Evidence for a potential role for TRPV1 receptors in the dorsolateral periaqueductal gray in the attenuation of the anxiolytic effects of cannabinoids

Prog Neuropsychopharmacol Biol Psychiatry. 2009 Nov 13;33(8):1517-21. doi: 10.1016/j.pnpbp.2009.08.017. Epub 2009 Sep 6.


Several studies have shown anxiolytic effects of cannabinoids after systemic or central injections. The periaqueductal gray matter is a midbrain structure involved in the control of anxiety states. Intra-cerebral administration of cannabidiol, a phytocannabinoid, or anandamide, an endocannabinoid, into the dorsolateral portion of periaqueductal gray (dlPAG) promotes anxiolytic-like effects in several animal models of anxiety with bell-shaped dose-response curves. The reasons for these curves are still unclear, but since these drugs can also activate TRPV1 receptors and increase glutamate release, we hypothesized that, at high doses, cannabidiol and WIN 55,212-2, a CB1 receptor agonist, could activate TRPV1 receptors, facilitating glutamate neurotransmission and anxiety responses. To test this hypothesis male Wistar rats with cannulae aimed toward the dlPAG were submitted to the following intra-dlPAG treatments: Experiment 1. Vehicle (0.2 microL) or WIN 55,212-2 (3-30 pmol); Experiment 2. Capsazepine (CPZ, 10 nmol, a TRPV1 receptor antagonist) or vehicle followed, 5 min later, by vehicle or WIN 55, 212-2 (10 or 30 pmol); Experiment 3. CPZ (10 nmol) or vehicle followed, 5 min later, by cannabidiol (30 or 60 nmol). Ten minutes after the last injection the animals were tested in the elevated plus maze (EPM). WIN 55,212-2 and cannabidiol induced anxiolytic effects at lower doses that disappeared at the higher dose. Although CPZ+WIN 10 or CPZ+WIN 30 pmol groups were not different from control (CPZ+V), capsazepine prevented the decrease in open arm exploration caused by the higher of dose of WIN 55,212-2 (30 nmol) relative to the lower dose of WIN 55,212-2 (10 nmol) and, in the case of cannabidiol (60 nmol), increased open arm exploration (V+CBD 60 group versus CPZ+CBD 60 group). These results suggest that TRPV1 receptors in the dlPAG modulate anxiety and that activation of these receptors by high doses of cannabinoids could be involved in the bell-shaped dose-response curves observed with these compounds.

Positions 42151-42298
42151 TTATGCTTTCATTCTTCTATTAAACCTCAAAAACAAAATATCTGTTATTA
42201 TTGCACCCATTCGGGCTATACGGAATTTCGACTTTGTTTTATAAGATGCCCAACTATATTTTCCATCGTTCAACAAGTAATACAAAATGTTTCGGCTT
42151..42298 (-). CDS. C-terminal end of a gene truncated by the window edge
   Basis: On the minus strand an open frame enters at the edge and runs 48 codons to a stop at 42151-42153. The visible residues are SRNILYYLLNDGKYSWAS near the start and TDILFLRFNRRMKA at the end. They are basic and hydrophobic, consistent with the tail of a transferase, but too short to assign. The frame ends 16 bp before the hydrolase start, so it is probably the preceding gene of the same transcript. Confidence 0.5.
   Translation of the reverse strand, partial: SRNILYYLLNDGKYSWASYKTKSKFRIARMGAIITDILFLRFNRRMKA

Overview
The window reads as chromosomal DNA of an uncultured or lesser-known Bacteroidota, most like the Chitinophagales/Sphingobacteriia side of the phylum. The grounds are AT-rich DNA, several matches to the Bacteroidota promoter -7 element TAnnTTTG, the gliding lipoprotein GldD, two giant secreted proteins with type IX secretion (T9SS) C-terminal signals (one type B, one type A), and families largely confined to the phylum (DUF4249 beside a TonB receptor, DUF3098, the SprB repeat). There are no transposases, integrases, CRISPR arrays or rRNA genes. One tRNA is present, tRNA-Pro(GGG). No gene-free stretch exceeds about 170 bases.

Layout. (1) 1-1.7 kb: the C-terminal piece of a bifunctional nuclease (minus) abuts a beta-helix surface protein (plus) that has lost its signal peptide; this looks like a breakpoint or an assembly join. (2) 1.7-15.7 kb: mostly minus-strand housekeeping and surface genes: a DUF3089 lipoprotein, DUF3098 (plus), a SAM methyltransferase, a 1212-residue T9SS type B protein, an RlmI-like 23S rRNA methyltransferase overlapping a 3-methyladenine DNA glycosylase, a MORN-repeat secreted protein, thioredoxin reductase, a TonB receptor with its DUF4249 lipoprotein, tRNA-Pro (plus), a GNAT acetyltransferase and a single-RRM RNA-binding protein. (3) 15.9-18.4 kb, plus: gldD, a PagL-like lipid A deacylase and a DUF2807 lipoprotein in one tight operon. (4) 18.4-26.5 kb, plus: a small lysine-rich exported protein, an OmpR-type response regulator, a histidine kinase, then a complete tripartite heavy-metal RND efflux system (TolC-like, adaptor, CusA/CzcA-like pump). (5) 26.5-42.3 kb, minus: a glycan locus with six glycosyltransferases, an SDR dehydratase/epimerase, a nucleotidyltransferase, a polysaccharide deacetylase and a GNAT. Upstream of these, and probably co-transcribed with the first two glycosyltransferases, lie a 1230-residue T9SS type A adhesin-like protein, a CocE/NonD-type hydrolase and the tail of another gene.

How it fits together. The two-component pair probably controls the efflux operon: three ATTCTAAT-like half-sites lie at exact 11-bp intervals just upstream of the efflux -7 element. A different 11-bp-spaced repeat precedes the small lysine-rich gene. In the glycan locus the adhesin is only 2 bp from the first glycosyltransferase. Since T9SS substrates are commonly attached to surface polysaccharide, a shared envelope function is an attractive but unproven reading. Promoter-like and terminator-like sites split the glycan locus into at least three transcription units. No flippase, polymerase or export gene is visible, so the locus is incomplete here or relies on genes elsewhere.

Publication types

  • Research Support, Non-U.S. Gov't

MeSH terms

  • Analgesics / administration & dosage
  • Analysis of Variance
  • Animals
  • Anxiety / drug therapy*
  • Anxiety / pathology
  • Arachidonic Acids / therapeutic use
  • Benzoxazines / administration & dosage
  • Cannabinoid Receptor Modulators / agonists
  • Cannabinoid Receptor Modulators / antagonists & inhibitors
  • Cannabinoid Receptor Modulators / therapeutic use*
  • Capsaicin / administration & dosage
  • Capsaicin / analogs & derivatives
  • Disease Models, Animal
  • Dose-Response Relationship, Drug
  • Endocannabinoids
  • Male
  • Microinjections / methods
  • Morpholines / administration & dosage
  • Naphthalenes / administration & dosage
  • Periaqueductal Gray / drug effects*
  • Polyunsaturated Alkamides / therapeutic use
  • Rats
  • Rats, Wistar
  • TRPV Cation Channels / physiology*
  • Time Factors


  • Analgesics
  • Arachidonic Acids
  • Benzoxazines
  • Cannabinoid Receptor Modulators
  • Endocannabinoids
  • Morpholines
  • Naphthalenes
  • Polyunsaturated Alkamides
  • TRPV Cation Channels
  • Trpv1 protein, rat
  • (3R)-((2,3-dihydro-5-methyl-3-((4-morpholinyl)methyl)pyrrolo-(1,2,3-de)-1,4-benzoxazin-6-yl)(1-naphthalenyl))methanone
  • capsazepine
  • Capsaicin
  • anandamide